About Bin:

Bin Liu is a software engineer at Facebook, where he works on the HHVM and other efficiency initiatives. Prior to Facebook, he held various positions at Micron, Xilinx, and AutoESL on compilation onto customized hardware architectures. Bin holds a Bachelor’s degree from Tsinghua University, and a PhD degree from UCLA. He was a receipt of two best-paper awards from the ACM Transactions on Design Automation of Electronic Systems in 2012 and 2013.

Rodolph Perfetta

Rodolph Perfetta


11:15a – 12:00p

Hardening your Runtime

Lately, ISAs have been gaining capabilities to address some of the shortcomings of languages such as C/C++. Features like memory tagging or control flow integrity may sound redundant in a managed language, but they can be used to great effect to increase security in runtimes. In this talk we’ll explore how those hardware extensions can be exploited, using Google V8 as an example.

About Rodolph

Rodolph Perfetta is runtime architect at Arm’s Open Source group. For the last 15 years his work has focused on Runtimes optimisations and enablement for the Arm architecture, including work on GoogleV8 and OpenJDK.
Henry Hamid Safi

Henry Hamid Safi


1:00p – 1:45p

The Performance Journey of Serverless Azure Functions
This talk will cover a brief overview of Serverless Azure Functions and then we will talk about key performance challenges in this area with a deep focus on cold starts. We will share our story on where we were more than a year ago, what optimizations was put in place, how we leveraged .Net Core perf optimizations and other Azure features and where we stand at present.

About Henry:
Henry Hamid Safi is a Principal Software Engineer at Microsoft. His focus is improving performance of cloud based frameworks built on top of Microsoft technologies. He is responsible for the performance of Serverless Azure Functions and all up Azure App Services. He has been working on performance features of many critical Microsoft frameworks and applications ever since he joined Microsoft in 2006. Outside of work, he is an avid world traveler and always loves talking about outdoor activities (backpacking, cycling and snowboarding) and travel to off the beaten paths around the globe.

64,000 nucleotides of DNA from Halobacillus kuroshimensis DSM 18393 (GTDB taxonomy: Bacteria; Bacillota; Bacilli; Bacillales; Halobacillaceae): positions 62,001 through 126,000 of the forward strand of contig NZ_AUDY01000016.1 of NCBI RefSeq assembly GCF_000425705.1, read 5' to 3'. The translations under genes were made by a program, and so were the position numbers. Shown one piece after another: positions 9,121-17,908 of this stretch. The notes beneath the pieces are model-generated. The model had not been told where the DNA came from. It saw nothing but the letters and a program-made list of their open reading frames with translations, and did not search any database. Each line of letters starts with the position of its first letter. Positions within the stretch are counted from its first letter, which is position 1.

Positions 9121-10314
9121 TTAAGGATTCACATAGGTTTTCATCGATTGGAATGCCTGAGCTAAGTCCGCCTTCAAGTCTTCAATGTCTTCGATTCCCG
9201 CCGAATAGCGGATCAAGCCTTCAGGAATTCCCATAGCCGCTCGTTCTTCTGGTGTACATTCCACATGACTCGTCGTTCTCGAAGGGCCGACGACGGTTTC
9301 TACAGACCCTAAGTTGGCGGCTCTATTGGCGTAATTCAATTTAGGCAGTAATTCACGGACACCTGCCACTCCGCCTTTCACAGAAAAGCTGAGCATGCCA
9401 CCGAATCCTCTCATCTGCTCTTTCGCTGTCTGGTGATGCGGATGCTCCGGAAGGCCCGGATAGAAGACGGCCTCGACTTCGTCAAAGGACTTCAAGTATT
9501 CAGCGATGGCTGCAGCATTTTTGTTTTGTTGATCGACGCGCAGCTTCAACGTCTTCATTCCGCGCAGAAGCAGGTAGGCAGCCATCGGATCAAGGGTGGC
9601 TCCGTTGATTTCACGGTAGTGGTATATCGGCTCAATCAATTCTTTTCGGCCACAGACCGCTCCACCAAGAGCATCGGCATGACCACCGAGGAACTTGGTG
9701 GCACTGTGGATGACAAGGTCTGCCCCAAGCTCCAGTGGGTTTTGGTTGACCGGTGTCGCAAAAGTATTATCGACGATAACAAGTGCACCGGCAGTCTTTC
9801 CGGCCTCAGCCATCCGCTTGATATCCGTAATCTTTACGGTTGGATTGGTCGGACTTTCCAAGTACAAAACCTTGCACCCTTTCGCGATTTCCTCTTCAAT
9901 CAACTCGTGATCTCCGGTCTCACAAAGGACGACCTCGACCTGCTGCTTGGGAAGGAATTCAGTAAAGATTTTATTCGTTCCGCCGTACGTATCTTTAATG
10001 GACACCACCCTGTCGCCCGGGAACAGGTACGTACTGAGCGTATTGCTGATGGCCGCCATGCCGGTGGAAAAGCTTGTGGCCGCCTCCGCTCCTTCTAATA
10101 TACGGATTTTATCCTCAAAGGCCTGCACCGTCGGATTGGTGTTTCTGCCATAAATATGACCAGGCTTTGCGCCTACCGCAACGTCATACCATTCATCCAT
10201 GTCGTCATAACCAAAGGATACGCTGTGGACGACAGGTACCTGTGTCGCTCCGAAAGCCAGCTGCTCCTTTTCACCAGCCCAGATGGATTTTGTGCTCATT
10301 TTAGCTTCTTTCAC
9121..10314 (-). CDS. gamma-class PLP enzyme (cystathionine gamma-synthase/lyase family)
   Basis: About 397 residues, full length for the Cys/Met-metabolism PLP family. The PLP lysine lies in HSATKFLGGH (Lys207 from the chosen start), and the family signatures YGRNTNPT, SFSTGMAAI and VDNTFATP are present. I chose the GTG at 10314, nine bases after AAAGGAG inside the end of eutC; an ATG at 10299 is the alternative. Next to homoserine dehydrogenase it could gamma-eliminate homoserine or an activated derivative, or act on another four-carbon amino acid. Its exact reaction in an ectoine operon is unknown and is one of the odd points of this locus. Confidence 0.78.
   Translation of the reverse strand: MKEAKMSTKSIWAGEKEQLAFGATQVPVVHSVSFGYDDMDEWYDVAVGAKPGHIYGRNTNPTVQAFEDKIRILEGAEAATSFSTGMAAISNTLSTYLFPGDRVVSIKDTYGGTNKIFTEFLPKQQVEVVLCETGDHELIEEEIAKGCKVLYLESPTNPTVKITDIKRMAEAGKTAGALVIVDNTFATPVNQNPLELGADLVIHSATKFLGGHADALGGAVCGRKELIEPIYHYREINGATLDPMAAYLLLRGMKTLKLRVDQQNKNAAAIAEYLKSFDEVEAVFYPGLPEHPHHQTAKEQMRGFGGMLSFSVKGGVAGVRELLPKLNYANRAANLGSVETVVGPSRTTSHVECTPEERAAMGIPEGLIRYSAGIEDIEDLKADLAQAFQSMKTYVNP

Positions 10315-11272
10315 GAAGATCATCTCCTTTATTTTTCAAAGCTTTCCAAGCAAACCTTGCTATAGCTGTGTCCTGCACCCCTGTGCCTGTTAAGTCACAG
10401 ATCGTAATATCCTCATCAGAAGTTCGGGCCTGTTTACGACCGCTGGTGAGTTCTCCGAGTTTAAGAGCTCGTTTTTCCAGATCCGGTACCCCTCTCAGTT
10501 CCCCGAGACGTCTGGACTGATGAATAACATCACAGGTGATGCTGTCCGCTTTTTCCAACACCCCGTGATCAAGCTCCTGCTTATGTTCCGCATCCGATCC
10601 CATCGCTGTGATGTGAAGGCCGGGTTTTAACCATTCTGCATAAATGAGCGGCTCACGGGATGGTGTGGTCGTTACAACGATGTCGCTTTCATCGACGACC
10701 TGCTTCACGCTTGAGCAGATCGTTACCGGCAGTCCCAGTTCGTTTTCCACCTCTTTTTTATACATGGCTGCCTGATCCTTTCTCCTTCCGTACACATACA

Yishai Galatzer

Yishai Galatzer


1:45p – 2:30p

Migrating AWS Lambda’s front end from Java 8 to Java 11″

Explore the journey of migrating AWS Lambda’s front-end service from Java 8 to Java 11 using Amazon Corretto, a no-cost distribution of OpenJDK. We walk through the code and dependency changes required to migrate to Java 11, how we measured performance improvements, and how we safely deployed such a significant update to a large-scale service across multiple regions in production.

About Yishai:

Yishai Galatzer is a Software Engineering at Amazon Web Services. Yishai is the general manager for the Amazon Corretto OpenJDK distribution.

Suresh Srinivas

Suresh Srinivas


3:00p – 4:00p

Talk details coming soon.

About Suresh:

Suresh Srinivas is a Principal Engineer at Intel focused on Runtimes. He has a PhD in Computer Science and 25 years of Industry Experience developing JITs, HW/SW codesign, and Runtimes. He is also a Yoga and Meditation teacher. Outside of work he volunteers in the community and enjoys hiking the Pacific Northwest with his dog Luna.